This film represents a huge leap forward from the sickly, prescriptive preaching of "the world would be lovely if it wasn't for the bad people" into an aknowledgement that there are fallible human beings on both sides of the racial divide, some of whom mistake personal bitterness for a moral justification of hatred. Hearteningly, the more recent "Crash" also takes this approach, though from a wider perspective than American History X's specific focus on racially motivated violence.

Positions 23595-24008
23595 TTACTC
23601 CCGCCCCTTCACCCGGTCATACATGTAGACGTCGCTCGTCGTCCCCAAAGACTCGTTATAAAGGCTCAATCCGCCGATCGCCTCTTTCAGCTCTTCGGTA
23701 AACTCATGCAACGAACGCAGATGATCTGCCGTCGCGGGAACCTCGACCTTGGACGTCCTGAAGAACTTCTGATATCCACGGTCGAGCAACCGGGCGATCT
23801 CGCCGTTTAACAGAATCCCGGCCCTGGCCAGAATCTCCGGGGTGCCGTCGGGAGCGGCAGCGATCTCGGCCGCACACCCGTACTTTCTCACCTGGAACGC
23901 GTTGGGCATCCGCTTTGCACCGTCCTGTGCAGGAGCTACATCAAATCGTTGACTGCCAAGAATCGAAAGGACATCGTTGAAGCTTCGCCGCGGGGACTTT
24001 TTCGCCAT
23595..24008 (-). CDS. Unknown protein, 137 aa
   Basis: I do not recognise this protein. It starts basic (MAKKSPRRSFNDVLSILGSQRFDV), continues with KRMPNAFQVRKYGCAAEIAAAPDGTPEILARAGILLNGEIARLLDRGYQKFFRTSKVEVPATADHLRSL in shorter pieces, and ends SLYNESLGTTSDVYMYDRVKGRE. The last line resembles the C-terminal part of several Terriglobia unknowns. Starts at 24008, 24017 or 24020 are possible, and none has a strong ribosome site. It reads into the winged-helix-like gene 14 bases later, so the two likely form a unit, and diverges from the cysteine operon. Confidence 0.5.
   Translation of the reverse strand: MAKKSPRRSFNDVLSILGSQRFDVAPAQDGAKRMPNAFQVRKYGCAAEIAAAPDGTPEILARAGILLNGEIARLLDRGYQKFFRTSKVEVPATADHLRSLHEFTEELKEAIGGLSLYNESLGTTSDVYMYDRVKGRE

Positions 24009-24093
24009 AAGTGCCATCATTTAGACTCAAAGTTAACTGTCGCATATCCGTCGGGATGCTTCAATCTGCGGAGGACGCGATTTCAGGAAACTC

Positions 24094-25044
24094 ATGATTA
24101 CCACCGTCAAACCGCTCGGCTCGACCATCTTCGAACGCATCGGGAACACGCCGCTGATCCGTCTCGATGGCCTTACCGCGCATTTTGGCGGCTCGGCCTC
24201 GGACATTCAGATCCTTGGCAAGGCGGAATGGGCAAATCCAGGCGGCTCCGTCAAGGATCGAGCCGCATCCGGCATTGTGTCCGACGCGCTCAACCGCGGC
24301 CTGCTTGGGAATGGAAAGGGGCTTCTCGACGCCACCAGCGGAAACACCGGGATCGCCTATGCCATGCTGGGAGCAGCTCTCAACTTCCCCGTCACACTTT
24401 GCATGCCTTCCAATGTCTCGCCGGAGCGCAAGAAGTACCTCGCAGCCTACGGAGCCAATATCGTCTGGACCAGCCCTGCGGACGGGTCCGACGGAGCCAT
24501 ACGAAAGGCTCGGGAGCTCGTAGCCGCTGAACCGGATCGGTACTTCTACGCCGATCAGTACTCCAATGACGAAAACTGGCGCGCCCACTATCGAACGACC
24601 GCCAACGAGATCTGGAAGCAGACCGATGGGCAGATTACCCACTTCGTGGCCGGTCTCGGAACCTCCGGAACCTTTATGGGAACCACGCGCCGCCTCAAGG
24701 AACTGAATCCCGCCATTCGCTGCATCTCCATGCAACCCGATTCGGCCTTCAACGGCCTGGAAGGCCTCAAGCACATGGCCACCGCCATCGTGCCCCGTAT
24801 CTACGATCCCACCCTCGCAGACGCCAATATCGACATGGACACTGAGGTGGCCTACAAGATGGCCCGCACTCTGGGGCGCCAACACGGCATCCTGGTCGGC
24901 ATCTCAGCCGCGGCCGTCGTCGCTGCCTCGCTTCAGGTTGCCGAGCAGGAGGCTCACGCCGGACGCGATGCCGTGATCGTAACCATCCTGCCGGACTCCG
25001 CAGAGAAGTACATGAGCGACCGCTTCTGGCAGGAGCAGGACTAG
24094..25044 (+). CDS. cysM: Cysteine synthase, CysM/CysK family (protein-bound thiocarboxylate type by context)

I take the point of the previous reviewer that this film reduces some of the neo-nazis to cardboard cut-outs, but to be fair its approach was ambitious enough already. (To fully develop all the characters in such a complex subject might require a stage tragedy rather than a general release movie.) Similarly, the handful of liberals were probably necessary, sadly, to prevent idiots taking the film as a vindication of their so-called beliefs, and also to avoid alienating much of the target audience. For a film released in 1999 this was a very brave production.